- Direct Marketing Guidance https://ico.org.uk/media/for-organisations/documents/1555/direct-marketing-guidance.pdf
- Data Protection Fees Information Commissioner https://ico.org.uk/about-the-ico/news-and-events/news-and-blogs/2018/02/new-model-announced-for-funding-the-data-protection-work-of-the-information-commissioner-s-office/
- Example of Privacy Notice https://www.johnlewis.com/customer-services/shopping-with-us/privacy-notice
- Guide to privacy and Electronic Communications Regulations (PECR) https://ico.org.uk/for-organisations/guide-to-pecr/
All Directors, Branch Managers and Self-Employed carers must be made aware of the changes to the Data protection Legislation during their Induction. All relevant identified posts must have specific training on the requirements that are now place on organisations. The Data Controller should be responsible for the cascading of any training.
This policy has been updated to include the changes being implemented by the General Data Protection Regulations (GDPR) which are in place on 25/5/2018. This policy will be reviewed tri-annually and updated when required.
On the 25th May 2018 the new Data Protection Act 2018, which is based on the General Data Protection Regulations (GDPR) replaces the Data Protection Act 1998 in its entirety. It replaces the existing Data Protection Laws to make them fit for the digital age in which ever increasing personal data is being processed. The Act sets new standards for protecting personal data. Gives people more control over the use of their data and assists in the preparation for a future outside of the EU.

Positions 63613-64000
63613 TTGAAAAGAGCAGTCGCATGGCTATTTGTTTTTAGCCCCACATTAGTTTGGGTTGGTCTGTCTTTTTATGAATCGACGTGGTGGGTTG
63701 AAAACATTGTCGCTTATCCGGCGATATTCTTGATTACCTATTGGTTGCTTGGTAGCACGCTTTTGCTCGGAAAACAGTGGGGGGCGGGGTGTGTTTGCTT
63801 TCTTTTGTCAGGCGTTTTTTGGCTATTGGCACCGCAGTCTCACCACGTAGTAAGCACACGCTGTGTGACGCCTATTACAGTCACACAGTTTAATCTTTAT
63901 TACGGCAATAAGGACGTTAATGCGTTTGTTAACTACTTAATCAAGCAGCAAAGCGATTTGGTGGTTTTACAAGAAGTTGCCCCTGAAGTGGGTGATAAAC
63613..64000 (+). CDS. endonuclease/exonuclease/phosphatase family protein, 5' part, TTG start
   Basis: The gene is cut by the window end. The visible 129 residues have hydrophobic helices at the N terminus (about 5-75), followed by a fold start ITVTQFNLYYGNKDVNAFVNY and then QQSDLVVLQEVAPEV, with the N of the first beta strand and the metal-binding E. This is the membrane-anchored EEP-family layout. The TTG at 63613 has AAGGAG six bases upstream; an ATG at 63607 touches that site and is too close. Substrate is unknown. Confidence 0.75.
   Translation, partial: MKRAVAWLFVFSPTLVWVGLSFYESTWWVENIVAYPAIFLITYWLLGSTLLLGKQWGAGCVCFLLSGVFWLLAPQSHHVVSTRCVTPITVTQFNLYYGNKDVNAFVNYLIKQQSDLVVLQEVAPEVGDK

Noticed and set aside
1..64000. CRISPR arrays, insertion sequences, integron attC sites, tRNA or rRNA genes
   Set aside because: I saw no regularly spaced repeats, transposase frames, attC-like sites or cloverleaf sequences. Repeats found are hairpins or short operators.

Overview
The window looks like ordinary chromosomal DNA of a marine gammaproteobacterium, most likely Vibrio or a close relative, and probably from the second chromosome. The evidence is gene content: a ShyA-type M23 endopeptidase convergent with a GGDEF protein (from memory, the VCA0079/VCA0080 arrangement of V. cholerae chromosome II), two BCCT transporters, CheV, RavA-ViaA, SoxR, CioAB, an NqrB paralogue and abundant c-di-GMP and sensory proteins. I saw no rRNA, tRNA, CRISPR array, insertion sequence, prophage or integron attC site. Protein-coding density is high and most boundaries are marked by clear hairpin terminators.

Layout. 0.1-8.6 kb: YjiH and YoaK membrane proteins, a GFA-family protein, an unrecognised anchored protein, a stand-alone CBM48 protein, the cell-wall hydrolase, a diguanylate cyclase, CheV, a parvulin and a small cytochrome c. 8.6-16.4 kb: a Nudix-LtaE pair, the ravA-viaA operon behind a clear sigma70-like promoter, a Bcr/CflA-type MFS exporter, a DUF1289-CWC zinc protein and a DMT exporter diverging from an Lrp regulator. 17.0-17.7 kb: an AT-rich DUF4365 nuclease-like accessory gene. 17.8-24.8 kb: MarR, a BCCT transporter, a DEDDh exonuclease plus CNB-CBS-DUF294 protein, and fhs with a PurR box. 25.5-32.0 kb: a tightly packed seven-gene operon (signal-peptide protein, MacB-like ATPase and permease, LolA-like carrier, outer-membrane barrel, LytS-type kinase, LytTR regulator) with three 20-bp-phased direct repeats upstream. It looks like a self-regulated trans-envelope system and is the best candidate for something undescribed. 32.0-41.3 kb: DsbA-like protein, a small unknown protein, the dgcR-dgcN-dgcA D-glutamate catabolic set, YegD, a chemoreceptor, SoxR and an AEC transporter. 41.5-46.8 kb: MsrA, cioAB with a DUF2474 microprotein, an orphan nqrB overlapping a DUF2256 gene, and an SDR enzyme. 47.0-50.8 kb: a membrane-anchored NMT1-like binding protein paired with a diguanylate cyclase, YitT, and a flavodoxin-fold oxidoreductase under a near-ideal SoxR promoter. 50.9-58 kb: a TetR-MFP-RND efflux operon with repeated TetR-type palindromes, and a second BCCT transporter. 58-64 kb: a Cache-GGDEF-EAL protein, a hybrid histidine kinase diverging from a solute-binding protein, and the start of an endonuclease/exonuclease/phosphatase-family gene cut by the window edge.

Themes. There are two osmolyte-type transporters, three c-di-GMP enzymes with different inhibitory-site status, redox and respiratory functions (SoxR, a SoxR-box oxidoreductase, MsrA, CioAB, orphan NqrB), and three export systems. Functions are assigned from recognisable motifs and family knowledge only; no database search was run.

There are four main matters provided for, these are:
- General Data Processing
- Law Enforcement Data processing
- Data Processing for National Security Purposes
All of the above need to be set in the context of international, national and local data processing systems which are increasingly dependent upon internet usage for exchange and transit of data. The UK must lock into international data protection arrangements, systems and processes and this Act updates and reinforces the mechanism to enable this to take place.